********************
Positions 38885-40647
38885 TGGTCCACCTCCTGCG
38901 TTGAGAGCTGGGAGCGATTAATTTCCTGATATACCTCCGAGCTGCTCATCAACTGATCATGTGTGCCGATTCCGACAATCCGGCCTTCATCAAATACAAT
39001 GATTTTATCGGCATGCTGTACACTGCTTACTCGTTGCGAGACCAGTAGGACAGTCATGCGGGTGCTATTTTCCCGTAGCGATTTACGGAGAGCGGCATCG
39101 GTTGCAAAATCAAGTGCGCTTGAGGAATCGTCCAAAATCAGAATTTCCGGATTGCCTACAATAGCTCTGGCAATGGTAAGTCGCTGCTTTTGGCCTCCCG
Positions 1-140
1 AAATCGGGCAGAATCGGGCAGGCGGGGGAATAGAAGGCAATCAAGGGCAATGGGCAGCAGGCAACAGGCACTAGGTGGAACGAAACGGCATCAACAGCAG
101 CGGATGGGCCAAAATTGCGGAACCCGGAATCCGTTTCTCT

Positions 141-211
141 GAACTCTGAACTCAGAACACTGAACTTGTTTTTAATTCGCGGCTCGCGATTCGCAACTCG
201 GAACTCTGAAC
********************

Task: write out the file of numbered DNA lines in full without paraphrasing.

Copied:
Positions 38885-40647
38885 TGGTCCACCTCCTGCG
38901 TTGAGAGCTGGGAGCGATTAATTTCCTGATATACCTCCGAGCTGCTCATCAACTGATCATGTGTGCCGATTCCGACAATCCGGCCTTCATCAAATACAAT
39001 GATTTTATCGGCATGCTGTACACTGCTTACTCGTTGCGAGACCAGTAGGACAGTCATGCGGGTGCTATTTTCCCGTAGCGATTTACGGAGAGCGGCATCG
39101 GTTGCAAAATCAAGTGCGCTTGAGGAATCGTCCAAAATCAGAATTTCCGGATTGCCTACAATAGCTCTGGCAATGGTAAGTCGCTGCTTTTGGCCTCCCG
Positions 1-140
1 AAATCGGGCAGAATCGGGCAGGCGGGGGAATAGAAGGCAATCAAGGGCAATGGGCAGCAGGCAACAGGCACTAGGTGGAACGAAACGGCATCAACAGCAG
101 CGGATGGGCCAAAATTGCGGAACCCGGAATCCGTTTCTCT

Positions 141-211
141 GAACTCTGAACTCAGAACACTGAACTTGTTTTTAATTCGCGGCTCGCGATTCGCAACTCG
201 GAACTCTGAAC